Azerbaijani forces had made major gains by the time the recent peace deal was reached, recapturing many strategic areas that it had lost control over in the original 1988-1994 war. Since 1994, the trilateral OSCE Minsk Group consisting of France, the US, and Russia had hosted regular talks and negotiations on a peaceful settlement to the protracted conflict and the flareups that followed. Azerbaijan’s recent military advantage, fueled by funds from the country’s energy industry, likely disincentivised the country’s compliance with earlier ceasefires in this most recent phase.

After the ceasefire terms were announced, Armenian protesters disaffected with the ceding of what they consider to be their ancestral land stormed the government building and removed Nikol Pashinyan’s nameplate from the prime minister’s office. Protesters, former and current Armenian political leaders, and 17 political parties have publicly demanded Pashinyan’sresignation, and a former national security official was recently arrested for allegedly plotting to assassinate the prime minister.


Photo: Armineaghayan/Wikimedia Commons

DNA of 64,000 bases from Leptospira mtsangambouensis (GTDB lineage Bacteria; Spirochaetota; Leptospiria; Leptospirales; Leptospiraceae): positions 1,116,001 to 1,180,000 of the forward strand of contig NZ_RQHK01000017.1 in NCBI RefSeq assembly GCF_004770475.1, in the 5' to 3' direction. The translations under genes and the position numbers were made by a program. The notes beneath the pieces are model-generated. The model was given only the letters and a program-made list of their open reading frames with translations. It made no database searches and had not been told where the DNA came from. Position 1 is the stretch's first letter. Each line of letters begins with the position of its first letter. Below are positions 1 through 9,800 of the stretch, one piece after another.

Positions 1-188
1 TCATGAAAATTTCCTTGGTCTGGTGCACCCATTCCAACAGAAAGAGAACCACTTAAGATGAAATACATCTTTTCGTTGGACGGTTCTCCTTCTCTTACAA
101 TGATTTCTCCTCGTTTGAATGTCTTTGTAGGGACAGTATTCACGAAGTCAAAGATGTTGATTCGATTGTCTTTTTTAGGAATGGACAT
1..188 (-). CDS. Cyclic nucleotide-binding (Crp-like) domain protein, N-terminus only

Despite these calls for the prime minister to step down, the Armenian parliament has yet to take action. The parliament, which is dominated by supporters of Pashinyan, did not proceed with a proposed special session to discuss his resignation on November 11 due to a failure to reach quorum. However, as Pashinyan’s own ascent two years prior demonstrated, the Armenian opposition and the populace at large are fully capable and willing to utilise mass demonstrations to effect transitions of power regardless of the outcome of internal political processes. In 2018, Pashinyan rose to power on a wave of protests that thwarted former Armenian leader Serzh Sargasyan’s attempt to prolong his political dominance as prime minister after a decade as president. Given the comparative longevity of Pashinyan’s predecessor at the levers of power, the will and capabilities required on the part of the current premier’s opponents to oust Pashinyan would likely be far less. If the parliament continues not to act or ultimately decides not to remove Pashinyan, the public will likely escalate their protests, which could in turn lead to the second transition of power in as many years. Whoever would take Pashinyan’s place, likely a member of the political opposition, would have a mandate that centres on the Nagorno-Karabakh issue and dissatisfaction with its current status. This stance would clearly be at odds with the recent peace agreement, which the new authorities may feel compelled to renege upon.